Affordable Access

Some properties of the adenosine triphosphatase systems of two yeast species, Saccharomyces cerevisiae and Rhodotorula glutinis.

Authors
  • Sigler, K
  • Kotyk, A
Type
Published Article
Journal
Molecular and cellular biochemistry
Publication Date
Aug 30, 1976
Volume
12
Issue
2
Pages
73–79
Identifiers
PMID: 8702
Source
Medline
License
Unknown

Abstract

1. Total ATPase levels were determined in homogenate fractions of baker's yeast, Saccharomyces cerevisiae K and Rhodotorula glutinis. The maximum ATPase activities in 8000 X g supernatant of the three yeast strains were 6.0, 1.9, and 2.2 mmol Pih-1 (gDS)-1, respectively; the activities in the sediment were somewhat higher. Exponential cells of S. cerevisiae K and R. glutinis exhibited higher ATPase levels than did the stationary cells. 2. The total ATPase activity in both yeast species showed a maximum at ph 6.8 a minimum at pH 7.2, and another broader masimum around pH 8.0. 3. No significant NaK-ATPase activity was detected in baker's yeast, in either the exponential or the stationary cells of R. glutinis, and in exponential S. cerevisiae K cells in the pH range of 6.0-9.3. 4. Stationary cells of S. cerevisiae K exhibited, at pH 7.0-8.5, A Na,K-ATPase activity attaining 9% of total ATPase level. 5.3 X 10(-3) M phenylmethyl sulphonyl fluoride had no effect on the total ATPase level in S. cerevisiae and inhibited the activity in R. glutinis by 25%; it did not bring forth any Na,K-ATPase activity apart from that found in its absence. 6. 1.5 M urea lowered the ATPase activity in R. glutinis by 68% but had no effect on S. cerevisiae cells. 10(-5) M dicyclohexylcarbodiimide suppressed the ATPase activity in S. cerevisiae and R. glutinis by 74 and 79%, respectively. Neither agent revealed and additional Na,K-ATPase activity. 7. The comparison of Na,K-ATPase activities with data on K+ fluxes across the yeast plasma membrane suggested that even with the lower flux values the Na,K-ATPase, even if present, would account for a mere 40% of transported ions. The results imply that the active ion transport in yeasts is energized by mechanisms other than the Na,K-ATPase.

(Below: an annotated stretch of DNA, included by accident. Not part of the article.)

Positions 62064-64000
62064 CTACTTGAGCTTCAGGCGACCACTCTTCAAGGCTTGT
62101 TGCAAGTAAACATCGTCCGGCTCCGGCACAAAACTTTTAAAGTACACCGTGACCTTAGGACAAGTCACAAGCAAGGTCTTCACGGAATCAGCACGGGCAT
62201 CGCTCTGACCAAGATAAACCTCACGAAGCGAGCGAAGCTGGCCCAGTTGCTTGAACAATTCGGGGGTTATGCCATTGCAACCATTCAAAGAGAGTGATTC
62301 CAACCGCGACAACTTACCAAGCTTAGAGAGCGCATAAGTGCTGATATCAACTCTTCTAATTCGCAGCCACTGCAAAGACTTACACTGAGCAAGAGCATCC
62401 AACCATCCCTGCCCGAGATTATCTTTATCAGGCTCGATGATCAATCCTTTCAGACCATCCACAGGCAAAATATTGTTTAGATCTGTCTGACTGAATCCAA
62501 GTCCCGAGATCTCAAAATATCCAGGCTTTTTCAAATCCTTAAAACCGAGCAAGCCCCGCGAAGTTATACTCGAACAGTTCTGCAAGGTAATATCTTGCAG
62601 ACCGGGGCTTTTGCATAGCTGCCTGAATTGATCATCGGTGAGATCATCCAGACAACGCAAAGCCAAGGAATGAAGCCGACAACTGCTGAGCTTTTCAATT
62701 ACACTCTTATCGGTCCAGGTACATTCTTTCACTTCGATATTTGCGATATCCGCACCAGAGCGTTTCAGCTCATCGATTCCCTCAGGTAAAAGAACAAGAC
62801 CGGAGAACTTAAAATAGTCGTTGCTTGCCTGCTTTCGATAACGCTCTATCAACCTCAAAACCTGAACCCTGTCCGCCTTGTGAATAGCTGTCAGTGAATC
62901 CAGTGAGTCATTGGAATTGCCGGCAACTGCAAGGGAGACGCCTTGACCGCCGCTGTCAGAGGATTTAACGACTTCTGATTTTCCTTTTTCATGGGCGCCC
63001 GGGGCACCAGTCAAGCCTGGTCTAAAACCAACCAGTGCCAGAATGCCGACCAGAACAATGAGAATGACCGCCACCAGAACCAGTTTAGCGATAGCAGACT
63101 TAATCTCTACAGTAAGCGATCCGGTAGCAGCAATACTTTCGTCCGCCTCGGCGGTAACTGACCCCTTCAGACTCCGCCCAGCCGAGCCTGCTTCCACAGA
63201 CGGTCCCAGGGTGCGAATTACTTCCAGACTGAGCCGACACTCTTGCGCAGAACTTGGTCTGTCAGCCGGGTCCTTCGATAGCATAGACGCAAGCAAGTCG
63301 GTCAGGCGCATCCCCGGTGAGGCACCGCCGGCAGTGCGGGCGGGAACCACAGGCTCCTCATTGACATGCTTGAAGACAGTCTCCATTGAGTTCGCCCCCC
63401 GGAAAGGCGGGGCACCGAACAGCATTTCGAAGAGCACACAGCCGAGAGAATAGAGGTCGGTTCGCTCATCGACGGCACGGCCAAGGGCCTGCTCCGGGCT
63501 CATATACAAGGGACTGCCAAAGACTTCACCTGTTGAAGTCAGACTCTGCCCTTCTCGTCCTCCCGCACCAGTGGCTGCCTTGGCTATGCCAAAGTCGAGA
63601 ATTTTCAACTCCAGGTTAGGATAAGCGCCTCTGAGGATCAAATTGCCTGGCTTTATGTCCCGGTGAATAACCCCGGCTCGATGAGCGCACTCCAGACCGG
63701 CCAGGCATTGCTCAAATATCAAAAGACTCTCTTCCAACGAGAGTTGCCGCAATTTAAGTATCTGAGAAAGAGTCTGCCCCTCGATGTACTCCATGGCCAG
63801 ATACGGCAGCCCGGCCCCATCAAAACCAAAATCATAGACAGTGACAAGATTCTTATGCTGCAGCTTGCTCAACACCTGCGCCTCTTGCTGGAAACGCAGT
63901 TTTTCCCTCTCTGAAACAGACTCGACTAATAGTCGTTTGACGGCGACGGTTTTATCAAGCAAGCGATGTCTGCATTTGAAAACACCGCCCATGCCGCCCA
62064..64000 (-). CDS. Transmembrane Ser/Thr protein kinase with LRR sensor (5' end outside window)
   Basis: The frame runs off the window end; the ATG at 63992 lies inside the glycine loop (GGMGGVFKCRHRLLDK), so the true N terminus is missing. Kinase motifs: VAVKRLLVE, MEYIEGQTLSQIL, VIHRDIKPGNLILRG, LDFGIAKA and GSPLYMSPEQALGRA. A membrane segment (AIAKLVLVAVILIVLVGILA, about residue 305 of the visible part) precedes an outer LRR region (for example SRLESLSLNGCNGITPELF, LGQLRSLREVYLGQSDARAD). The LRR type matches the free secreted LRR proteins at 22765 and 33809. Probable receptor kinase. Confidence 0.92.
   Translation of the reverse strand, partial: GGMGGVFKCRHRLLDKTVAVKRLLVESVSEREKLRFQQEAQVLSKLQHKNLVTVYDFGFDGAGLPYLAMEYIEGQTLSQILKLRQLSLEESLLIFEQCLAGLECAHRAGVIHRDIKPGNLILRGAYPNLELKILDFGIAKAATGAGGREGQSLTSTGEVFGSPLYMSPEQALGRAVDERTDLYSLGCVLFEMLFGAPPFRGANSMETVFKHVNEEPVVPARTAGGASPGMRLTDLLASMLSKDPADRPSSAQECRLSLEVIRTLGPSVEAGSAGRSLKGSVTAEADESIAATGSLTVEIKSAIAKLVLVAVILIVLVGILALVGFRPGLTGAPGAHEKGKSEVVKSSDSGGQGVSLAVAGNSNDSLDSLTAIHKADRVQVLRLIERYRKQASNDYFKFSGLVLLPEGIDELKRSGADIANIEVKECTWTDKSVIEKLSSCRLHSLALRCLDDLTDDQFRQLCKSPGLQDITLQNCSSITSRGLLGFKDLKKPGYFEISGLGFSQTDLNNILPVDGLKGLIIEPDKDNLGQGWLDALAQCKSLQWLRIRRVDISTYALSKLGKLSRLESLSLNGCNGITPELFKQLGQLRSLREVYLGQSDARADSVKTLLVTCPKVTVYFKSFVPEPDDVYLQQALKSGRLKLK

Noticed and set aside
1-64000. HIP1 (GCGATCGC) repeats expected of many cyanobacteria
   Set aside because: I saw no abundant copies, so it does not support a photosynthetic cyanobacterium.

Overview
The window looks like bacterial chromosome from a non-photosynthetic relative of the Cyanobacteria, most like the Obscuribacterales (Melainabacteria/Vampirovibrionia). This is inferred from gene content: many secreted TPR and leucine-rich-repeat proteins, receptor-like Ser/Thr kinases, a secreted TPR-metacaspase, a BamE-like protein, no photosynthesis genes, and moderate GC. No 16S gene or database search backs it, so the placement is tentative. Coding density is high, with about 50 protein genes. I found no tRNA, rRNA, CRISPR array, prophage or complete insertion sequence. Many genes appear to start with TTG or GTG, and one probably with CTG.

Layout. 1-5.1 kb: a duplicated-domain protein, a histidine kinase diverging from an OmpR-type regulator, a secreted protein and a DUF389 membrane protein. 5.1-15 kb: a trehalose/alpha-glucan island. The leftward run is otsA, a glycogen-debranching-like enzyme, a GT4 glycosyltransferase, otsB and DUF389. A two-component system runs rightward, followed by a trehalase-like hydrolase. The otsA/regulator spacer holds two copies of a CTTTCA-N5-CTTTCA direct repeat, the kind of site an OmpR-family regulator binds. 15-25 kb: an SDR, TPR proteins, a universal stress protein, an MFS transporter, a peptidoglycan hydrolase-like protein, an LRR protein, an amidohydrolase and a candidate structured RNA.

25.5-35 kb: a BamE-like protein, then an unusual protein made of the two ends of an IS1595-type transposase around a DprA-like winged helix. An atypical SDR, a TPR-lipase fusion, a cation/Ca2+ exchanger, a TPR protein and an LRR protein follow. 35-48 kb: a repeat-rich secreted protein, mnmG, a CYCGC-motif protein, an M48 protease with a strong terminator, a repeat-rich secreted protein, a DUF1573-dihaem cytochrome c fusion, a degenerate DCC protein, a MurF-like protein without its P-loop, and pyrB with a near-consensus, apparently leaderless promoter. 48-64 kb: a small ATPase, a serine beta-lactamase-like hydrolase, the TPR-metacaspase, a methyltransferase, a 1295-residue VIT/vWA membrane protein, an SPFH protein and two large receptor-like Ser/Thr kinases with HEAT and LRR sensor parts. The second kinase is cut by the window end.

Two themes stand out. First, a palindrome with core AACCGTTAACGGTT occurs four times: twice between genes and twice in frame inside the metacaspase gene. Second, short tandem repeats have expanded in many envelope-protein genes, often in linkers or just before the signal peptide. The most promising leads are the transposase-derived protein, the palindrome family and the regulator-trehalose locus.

Report this publication

Statistics

Seen <100 times